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3D Printing Possible With Glass For The First Time

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3D Printing Possible With Glass For The First Time
3D Printing Possible With Glass For The First Time

Video: 3D Printing Possible With Glass For The First Time

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Researchers at the Karlsruhe Institute of Technology (KIT) have developed a process for using glass for 3D printing for the first time. Previously common materials for 3D printing were mainly plastic and metal. The researchers will be presenting the process at the KIT stand at the Hanover Fair.

An interdisciplinary team at KIT around the mechanical engineer Dr. Bastian E. Rapp developed the process in which nanoparticles of high-purity quartz glass are mixed with a small amount of liquid plastic. They allow this mixture to harden at certain points using light - using stereolithography. The material that remains liquid is washed out in a solvent bath, leaving only the desired, hardened structure. The plastic still mixed into this glass structure is then removed by heating.

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Bake glass like cake

“The shape initially resembles a sand cake,” explains Rapp. "Although it is shaped, it is unstable, which is why the glass is sintered in a final step." During sintering, the glass is heated to such an extent that the glass particles fuse together.

The use of glass opens up numerous new opportunities: In optics, data transmission or biotechnology, the transparent, heat-resistant and acid-resistant material is in demand and small, filigree parts can be printed using additive manufacturing. Under the title "Three-Dimensional Printing of Transparent Fused Silica Glass", the scientists present the process in the specialist publication Nature.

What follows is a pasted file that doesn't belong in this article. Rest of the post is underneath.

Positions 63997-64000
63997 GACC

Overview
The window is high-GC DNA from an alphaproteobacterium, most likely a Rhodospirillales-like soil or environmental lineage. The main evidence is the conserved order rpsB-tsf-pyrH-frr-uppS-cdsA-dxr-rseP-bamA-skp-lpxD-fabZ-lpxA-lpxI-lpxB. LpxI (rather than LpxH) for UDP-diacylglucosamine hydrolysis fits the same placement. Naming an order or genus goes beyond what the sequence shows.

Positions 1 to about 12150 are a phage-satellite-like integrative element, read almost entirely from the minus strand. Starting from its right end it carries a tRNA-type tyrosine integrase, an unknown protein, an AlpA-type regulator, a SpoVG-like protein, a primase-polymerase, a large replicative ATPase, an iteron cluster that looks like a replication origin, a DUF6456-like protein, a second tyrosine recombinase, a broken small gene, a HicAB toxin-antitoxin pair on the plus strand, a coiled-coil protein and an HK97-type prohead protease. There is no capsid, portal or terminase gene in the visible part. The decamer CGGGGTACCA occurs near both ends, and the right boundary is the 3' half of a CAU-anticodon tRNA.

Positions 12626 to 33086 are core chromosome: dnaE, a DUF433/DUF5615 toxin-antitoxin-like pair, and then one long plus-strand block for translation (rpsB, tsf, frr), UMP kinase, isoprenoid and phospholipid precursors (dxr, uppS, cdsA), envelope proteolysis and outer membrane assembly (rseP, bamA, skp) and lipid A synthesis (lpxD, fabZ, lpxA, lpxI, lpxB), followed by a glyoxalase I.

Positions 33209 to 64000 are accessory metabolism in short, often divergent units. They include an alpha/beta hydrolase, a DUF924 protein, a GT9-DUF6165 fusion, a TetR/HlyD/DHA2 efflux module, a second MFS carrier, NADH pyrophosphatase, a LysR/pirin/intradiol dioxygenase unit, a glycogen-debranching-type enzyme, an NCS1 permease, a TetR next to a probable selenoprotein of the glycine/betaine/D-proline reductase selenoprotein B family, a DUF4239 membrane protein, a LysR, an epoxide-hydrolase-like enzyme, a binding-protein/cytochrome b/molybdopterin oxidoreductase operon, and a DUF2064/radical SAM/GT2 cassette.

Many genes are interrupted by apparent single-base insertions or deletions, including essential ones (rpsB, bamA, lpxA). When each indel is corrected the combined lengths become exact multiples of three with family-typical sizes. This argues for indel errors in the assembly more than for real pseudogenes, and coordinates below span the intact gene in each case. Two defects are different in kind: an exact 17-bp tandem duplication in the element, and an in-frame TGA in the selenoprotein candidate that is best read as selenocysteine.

Filigree, highly precise structures possible

In previous glass processing, for example by melting and applying using a nozzle, the surface became rough, the material was porous and contained voids. “We are presenting a method that means an innovation in material processing,” explains Rapp. "The material of the manufactured piece is high-purity quartz glass with its corresponding chemical and physical properties." The glass structures manufactured by the scientists at KIT have resolutions in the range of a few micrometers. "The dimensions of the structures can be in the range of several centimeters," emphasizes Rapp.

3D-shaped glass could be used, for example, in data technology. “The next but one generation of computers will count on light, which requires complicated processor structures. With the help of 3D technology, for example, small, complex structures could be produced from a multitude of tiny, differently aligned optical components,”explains the mechanical engineer. The smallest analysis systems can be manufactured from miniature glass tubes for biological and medical technology. In addition, 3D-shaped microstructures made of glass could be used in a wide variety of areas of optics, from glasses with special requirements to the lens of the laptop camera.

The development of the researchers led by Bastian E. Rapp, a group leader, is a result of the “NanoMatFutur” funding program, with which the Federal Ministry of Education and Research (BMBF) supports the development of material innovations for industry and society.

Hannover Messe 2017: Hall 2, B16

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